Daisy: It’s also special to see that our models really have a close bond.
Sensemielja: Yes — and it’s not only friendships, it really feels like a family. At castings, if one of the models doesn’t make it through, they are still happy for however did get picked and go out to celebrate together. In my own experience as a model, I felt a lot of competition at castings. Here, it’s completely different. The models are really supportive of each other.
Sensemielja: I think people really need to have an open mind. People need to be educated in diversity and get used to seeing all types of different models. That’s also why we include an education [component] in Diversity Fashion Week.
Daisy: Education is really important, including for the designers. Because at the end of the day, even if we want diversity, they are the ones making the clothes. [The world has] mass productions [of standard sizes] for brands like Zara and Primark, but you’ve also got to start offering something different.
We also need to give people time to embrace diversity. At the moment, I feel like diversity is really trendy. Companies might think, ‘We need a model with Down Syndrome’ — not for the message behind it, but to go along with a certain hype. It’s good that companies are now starting to think about diversity, but they also have to really stand behind the message and understand its [long-term] importance.
Since DMA was established in 2018, what have been some of the highlights for you?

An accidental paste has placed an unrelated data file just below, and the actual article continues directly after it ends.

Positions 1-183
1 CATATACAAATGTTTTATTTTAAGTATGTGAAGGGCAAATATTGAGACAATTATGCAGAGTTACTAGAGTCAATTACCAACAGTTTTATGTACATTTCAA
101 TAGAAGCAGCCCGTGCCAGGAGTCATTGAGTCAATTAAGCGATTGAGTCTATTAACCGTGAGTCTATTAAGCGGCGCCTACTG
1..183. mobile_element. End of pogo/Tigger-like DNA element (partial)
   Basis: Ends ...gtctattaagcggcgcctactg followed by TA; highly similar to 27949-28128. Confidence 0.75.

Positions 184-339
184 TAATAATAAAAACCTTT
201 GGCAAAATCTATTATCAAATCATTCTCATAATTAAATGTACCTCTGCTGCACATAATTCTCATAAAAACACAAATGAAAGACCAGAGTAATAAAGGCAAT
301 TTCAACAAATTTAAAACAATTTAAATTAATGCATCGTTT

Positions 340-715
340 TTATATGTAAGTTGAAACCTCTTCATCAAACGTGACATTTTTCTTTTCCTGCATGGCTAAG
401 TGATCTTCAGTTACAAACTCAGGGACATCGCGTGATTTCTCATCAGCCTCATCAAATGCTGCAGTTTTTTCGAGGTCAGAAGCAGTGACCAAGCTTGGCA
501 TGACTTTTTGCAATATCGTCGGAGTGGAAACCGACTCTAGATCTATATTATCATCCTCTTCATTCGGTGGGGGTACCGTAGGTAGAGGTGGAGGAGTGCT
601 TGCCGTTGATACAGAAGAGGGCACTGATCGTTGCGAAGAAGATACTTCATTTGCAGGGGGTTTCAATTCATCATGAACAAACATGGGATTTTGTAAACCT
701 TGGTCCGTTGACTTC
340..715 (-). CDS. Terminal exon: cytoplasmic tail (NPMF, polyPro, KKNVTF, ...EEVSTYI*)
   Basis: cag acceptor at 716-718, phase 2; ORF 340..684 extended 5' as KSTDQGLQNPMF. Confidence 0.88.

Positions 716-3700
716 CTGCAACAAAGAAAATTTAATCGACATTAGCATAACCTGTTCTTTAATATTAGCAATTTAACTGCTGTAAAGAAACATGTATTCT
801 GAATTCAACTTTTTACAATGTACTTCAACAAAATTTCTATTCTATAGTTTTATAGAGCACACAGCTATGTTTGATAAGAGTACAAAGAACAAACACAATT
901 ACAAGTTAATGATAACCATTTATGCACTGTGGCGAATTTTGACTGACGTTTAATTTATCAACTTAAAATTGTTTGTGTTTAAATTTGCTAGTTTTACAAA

Sensemielja: One of our biggest highlights was when we were at Pride Amsterdam 2018. We were all wearing DMA t-shirts, just having fun and passing out DMA flyers. By chance we bumped into someone from Het Parool. The newspaper [representative] was really interested and included the agency on their social media.
Daisy: Another highlight was when we were nominated for the INC Awards [an annual event celebrating companies that demonstrate a commitment to inclusivity]. We were also in a television programme called Mooier Wordt Het Niet, which looked into standards of beauty and the scientific measurements needed to be ‘beautiful’. For one of the episodes, they came by to interview several of our models with albinism, vitiligo, and Waardenburg syndrome.
Sensemielja: Another really enjoyable moment for me was the casting day. We had more than 100 models who wanted to register with the agency. It was a fun day and very special to see how many diverse models there are.
Have you encountered any challenges in promoting diversity in the fashion industry?
Sensemielja: Definitely. For us as women it can be challenging to be taken seriously [as entrepreneurs]. One of the biggest challenges was when our original company was taken away from us and we had to start everything over again.
Daisy: Sometimes [when we approach a company] we don’t hear back from them. Sometimes people don’t understand what we’re doing. But despite all this we will keep educating people about why diversity is so important.
Sensemielja: We believe that when one door closes another door opens. That keeps us positive. It keeps us going.
What are your plans for DMA in the future?
Daisy: This year we are working on a collaboration with Sue’s Warriors. Sue is another Dutch female entrepreneur working towards diversity in fashion. We’ll be making a documentary together about what it’s really like to work in the modelling industry.
Sensemielja: Especially the challenges and flaws that aren’t normally talked about.
Daisy: We also want to try to break through at an international level and set an example for other companies to give diverse models a chance.
Sensemielja: And for agencies to give more attention to the models themselves. I’ve heard of models fainting on the catwalk because of eating disorders that their agencies had no idea they were struggling with. We don’t want that kind of thing to happen.
Daisy: Exactly. At DMA we always call, ask models for feedback after shows, and check how they are doing. We want to inspire other agencies to really give their work a personal touch.